City of Phoenix
Early streetcars in Phoenix were horse drawn. A team of two to four horses were used depending on the size of the street car. They were originally used for hauling cargoes from the docks to the grain silos or to other warehouses along Grain Street. Later a second line was added along Nun Street for passenger streetcars used by many to go from the Nobel and Temple districts to the Park district to make walking to the Plaza markets less tiresome. Later a set of rails were laid down along Wall Street to further boost participation in the Plaza Market.
Streetcars roll along special steel rails that are placed in the middle of the street. The wheels of the streetcar are made out of steel, carefully manufactured in such a way that they would not roll off the rails. The mage’s guild, with the help of the King’s Engineers, has developed a magical engine that could replace horses on Phoenix’s streetcar lines. This new advance is referred to as the cable car. Cable cars are hauled by a long cable that moves slowly under the city’s streets. To convert the streetcar line from horse cars to cable cars required digging a ditch between the rails and building a chamber under the track from one end of the line to another. This chamber is called a vault. When the vault was finished, a small opening was left at the top of the vault. Then a long cable was placed inside the vault. The cable ran under city streets from one end of the streetcar line to the other. The cable was spliced into a big loop and was kept moving by a huge infernal engine with massive wheels and pulleys that was located in a powerhouse at the side of the street. The cable cars themselves are equipped with a lever device that extends down below the car into the vault and allows the operator of the car to latch onto the moving cable when he wants the car to go, or let go of the cable when he wants the car to stop. There are many pulleys and wheels inside the vault to make sure the cable is able to go around corners, as well as up and down hills.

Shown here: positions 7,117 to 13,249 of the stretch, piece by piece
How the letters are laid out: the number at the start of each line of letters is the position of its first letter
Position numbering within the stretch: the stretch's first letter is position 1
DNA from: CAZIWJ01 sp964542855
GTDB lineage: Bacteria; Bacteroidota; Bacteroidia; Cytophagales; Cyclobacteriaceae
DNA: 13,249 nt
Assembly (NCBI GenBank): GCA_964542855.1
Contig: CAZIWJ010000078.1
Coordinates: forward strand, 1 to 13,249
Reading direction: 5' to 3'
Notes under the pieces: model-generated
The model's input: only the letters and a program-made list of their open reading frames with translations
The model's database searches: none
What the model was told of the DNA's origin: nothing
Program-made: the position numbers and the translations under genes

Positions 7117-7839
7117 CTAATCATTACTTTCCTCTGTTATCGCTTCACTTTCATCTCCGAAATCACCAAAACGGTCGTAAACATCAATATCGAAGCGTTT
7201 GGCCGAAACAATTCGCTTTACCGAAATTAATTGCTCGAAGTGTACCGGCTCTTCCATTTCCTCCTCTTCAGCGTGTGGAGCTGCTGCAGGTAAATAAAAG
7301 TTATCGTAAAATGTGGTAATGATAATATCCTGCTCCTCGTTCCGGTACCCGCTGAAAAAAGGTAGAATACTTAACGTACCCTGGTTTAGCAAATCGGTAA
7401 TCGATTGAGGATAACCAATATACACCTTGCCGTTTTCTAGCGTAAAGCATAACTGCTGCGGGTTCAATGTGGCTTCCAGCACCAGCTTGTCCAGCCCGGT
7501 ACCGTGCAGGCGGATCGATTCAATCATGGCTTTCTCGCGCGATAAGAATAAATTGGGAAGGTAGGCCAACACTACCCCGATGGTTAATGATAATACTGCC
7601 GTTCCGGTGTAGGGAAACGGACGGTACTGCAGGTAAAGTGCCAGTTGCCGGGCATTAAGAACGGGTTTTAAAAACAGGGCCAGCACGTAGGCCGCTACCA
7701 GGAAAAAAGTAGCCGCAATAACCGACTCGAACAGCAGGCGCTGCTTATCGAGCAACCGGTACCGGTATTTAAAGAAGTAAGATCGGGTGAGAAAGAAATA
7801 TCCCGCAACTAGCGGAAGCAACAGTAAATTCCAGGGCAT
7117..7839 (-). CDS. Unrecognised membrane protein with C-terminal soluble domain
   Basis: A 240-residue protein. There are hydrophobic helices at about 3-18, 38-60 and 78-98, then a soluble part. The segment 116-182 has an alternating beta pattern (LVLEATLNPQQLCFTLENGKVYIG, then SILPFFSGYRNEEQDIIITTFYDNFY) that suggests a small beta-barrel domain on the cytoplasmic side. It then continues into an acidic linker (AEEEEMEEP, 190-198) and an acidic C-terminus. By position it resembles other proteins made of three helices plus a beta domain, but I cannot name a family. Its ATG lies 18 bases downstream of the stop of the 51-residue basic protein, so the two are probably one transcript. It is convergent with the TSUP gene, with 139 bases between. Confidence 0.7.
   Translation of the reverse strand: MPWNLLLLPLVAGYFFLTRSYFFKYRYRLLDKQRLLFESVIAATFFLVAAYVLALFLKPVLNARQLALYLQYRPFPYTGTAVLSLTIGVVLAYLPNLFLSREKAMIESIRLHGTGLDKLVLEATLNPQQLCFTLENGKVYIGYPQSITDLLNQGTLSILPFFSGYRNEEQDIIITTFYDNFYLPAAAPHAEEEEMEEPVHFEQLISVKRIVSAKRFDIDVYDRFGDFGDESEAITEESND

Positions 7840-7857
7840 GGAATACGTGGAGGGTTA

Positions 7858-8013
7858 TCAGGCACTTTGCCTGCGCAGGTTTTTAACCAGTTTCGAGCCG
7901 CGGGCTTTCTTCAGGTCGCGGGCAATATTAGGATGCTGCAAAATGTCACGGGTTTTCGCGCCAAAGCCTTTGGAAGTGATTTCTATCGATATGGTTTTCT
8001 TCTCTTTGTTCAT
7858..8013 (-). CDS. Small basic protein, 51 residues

The typical streetcar is operated by two crew members. One man, a driver, rides up front. His job is to drive the cable car by either connecting it to the cable or, when the cable car is moving down hill, control the brake to regulate the cable cars speed. The second crew member is called the conductor, who rides at the back of the car. His job is to help passengers get on and off the streetcar, collect their fares, and give a signal to the driver when everyone is on board and it was safe to proceed. He gives this signal by pulling on a rope that was attached to a bell at the other end of the car that the driver can hear.
Streetcar lines run up and down Grain Street, Nun Street and Wall Street from sun up until midnight daily. Grain Street South of the fork to Nun Street has two rail lines. After dark lanterns are lit to make the street cars easy to see, and the drivers ring a bell every few seconds to alert pedestrians to their presence.